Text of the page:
In 2009, lured by history and the desert, I went to Jordan. I had wanted to go there for a long time, but what particularly attracted me to the trip I booked myself on (I know no Arabic and was not going to unduly stress myself by trying to navigate my way alone for two weeks!) was that included was a 5 day trek through the desert to walk to Little Petra.
Petra is well-known from films (Indiana Jones and the Last Crusade springs to mind) or travel programmes. The Treasury and the narrow rock fissure which leads to it are often-seen images, rightly so, as they are beautiful. But Little Petra – Siq al-Barid – is a lesser known, lesser visited attraction. It is about 8 miles north of Petra, on the Silk Road, and was also built by the mysterious Nabataeans.
At the time I set off on the trek, I didn’t have any picture of Little Petra in my head, had no real idea what it would be like – I was just happy to be out walking in the desert.
We began our trek after a disturbed night in accommodation at Dana Village (the joyous sounds of someone throwing up, dogs fighting, and vehicles charging about with high-rev’d engines). Starting from the village, which is within Dana Nature Reserve, we descended down a very steep twisting track, down to a long narrow wadi (valley). It was hot. Very hot. And there was no shade. Despite the trip being advertised to include the trek as a major part of the holiday, there were several people who either did not want to walk, or were physically unable to walk far – including a heavy lady who walked with two sticks and who struggled even on the pavements of Amman. The start that day was not bad – very steep, but along a wide track which looked as if a 4×4 with a good driver would manage to get up and down it. But we progressed slowly as a group to accommodate the slowest walkers, and ended up walking for a long, long time in the height of the day. I came prepared with my umbrella, which I had been teased about by the others in the group. Suddenly they were all very jealous of my portable shade, and another trekker quickly produced hers. She and I walked like two gaudy mushrooms through the heat in our own private domes of shade.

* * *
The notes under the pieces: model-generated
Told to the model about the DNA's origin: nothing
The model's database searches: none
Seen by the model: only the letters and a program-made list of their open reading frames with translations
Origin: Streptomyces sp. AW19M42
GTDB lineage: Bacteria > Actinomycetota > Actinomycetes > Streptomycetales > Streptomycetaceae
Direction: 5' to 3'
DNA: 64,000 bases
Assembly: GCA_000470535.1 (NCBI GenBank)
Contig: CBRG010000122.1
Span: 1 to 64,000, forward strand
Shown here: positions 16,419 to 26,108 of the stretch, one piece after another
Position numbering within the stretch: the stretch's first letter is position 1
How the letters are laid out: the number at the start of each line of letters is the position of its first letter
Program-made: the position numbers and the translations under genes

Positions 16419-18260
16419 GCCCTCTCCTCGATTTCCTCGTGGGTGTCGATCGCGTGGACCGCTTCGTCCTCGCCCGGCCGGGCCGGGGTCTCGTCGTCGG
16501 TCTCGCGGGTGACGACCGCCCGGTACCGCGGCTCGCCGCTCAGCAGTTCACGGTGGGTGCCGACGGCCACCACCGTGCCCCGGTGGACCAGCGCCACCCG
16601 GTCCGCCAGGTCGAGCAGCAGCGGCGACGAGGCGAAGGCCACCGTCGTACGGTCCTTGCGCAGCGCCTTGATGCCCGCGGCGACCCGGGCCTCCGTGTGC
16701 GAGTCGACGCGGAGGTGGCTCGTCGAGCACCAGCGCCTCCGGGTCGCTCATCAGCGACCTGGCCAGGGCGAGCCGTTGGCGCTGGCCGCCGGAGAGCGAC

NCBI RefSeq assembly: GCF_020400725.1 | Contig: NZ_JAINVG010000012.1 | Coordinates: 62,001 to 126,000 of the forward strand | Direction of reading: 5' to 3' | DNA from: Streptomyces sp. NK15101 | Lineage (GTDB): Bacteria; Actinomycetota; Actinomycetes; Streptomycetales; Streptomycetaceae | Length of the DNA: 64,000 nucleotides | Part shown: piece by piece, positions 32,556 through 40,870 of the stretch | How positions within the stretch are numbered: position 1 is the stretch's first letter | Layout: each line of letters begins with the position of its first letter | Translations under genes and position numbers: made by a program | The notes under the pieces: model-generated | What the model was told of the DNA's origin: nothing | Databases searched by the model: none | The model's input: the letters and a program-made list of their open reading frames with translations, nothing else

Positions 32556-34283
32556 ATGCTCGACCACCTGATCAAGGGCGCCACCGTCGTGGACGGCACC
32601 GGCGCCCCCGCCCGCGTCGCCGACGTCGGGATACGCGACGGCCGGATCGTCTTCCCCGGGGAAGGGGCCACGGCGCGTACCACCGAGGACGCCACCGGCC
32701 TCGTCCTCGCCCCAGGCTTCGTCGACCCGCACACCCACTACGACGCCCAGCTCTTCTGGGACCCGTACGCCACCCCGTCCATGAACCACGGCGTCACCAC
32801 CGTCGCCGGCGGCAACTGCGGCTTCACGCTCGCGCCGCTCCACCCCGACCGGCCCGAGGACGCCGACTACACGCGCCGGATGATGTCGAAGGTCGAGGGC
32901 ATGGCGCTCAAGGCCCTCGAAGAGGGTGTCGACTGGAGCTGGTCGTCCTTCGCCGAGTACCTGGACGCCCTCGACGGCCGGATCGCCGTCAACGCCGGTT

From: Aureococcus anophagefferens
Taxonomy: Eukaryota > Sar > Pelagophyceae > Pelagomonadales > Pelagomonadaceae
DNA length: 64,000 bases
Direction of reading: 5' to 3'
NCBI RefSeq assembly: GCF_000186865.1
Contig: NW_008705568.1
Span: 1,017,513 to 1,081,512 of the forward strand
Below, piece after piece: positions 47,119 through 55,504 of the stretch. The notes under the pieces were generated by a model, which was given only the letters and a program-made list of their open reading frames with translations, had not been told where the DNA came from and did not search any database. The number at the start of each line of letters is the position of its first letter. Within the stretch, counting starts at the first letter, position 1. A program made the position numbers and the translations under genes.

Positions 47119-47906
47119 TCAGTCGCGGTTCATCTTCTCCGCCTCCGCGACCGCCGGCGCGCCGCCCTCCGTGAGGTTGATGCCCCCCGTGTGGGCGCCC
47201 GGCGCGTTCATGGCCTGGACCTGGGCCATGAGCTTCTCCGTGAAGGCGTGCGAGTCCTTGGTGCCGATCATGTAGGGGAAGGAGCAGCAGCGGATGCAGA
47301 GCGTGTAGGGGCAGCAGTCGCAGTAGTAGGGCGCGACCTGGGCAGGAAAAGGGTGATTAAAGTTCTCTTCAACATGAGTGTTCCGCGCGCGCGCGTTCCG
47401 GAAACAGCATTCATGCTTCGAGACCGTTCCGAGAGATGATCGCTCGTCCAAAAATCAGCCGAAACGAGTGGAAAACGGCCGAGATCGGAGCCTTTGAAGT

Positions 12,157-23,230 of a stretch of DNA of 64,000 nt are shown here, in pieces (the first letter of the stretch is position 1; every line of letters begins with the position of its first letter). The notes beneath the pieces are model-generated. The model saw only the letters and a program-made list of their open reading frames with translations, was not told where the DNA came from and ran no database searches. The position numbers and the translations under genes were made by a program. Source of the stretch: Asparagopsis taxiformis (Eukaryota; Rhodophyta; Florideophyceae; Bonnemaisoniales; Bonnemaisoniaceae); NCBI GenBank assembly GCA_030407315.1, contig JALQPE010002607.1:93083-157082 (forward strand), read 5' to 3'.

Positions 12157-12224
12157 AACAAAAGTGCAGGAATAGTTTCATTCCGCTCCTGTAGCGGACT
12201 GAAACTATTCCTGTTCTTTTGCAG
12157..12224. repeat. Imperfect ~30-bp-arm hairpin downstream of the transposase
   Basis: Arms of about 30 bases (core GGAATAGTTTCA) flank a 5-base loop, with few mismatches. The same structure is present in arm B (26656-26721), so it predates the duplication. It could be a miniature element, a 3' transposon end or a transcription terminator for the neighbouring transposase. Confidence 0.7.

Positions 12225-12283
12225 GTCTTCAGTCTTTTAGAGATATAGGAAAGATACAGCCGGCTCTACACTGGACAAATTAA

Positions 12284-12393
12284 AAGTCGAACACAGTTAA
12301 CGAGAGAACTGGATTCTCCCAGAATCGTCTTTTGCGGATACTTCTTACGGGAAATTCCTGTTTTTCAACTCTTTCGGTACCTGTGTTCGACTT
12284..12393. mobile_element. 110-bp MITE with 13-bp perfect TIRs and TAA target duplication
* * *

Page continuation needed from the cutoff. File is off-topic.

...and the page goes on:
During these first two days we were slowed down by the people who did not want to walk/could not walk. Unfortunately, the tour guide was not particularly firm, and did not make alternative arrangements for them until late on the second day when we were already hours behind time, having had to wait for the stragglers so often. Despite carrying 4 litres of water, on both days I had little left because our walks had taken so long. I have to say that I began to get pretty irritated with the slow walkers who seemed to just want to complain the whole time about the heat/environment/the dust/their water being warm/their shoes – everything, it seemed! Trekking in the desert seemed to bring out the worst in them, and it was a relief when they persuaded the support vehicle to take them onto camp, while the hard-core remaining 8 walked on with our Bedouin guide, Nile.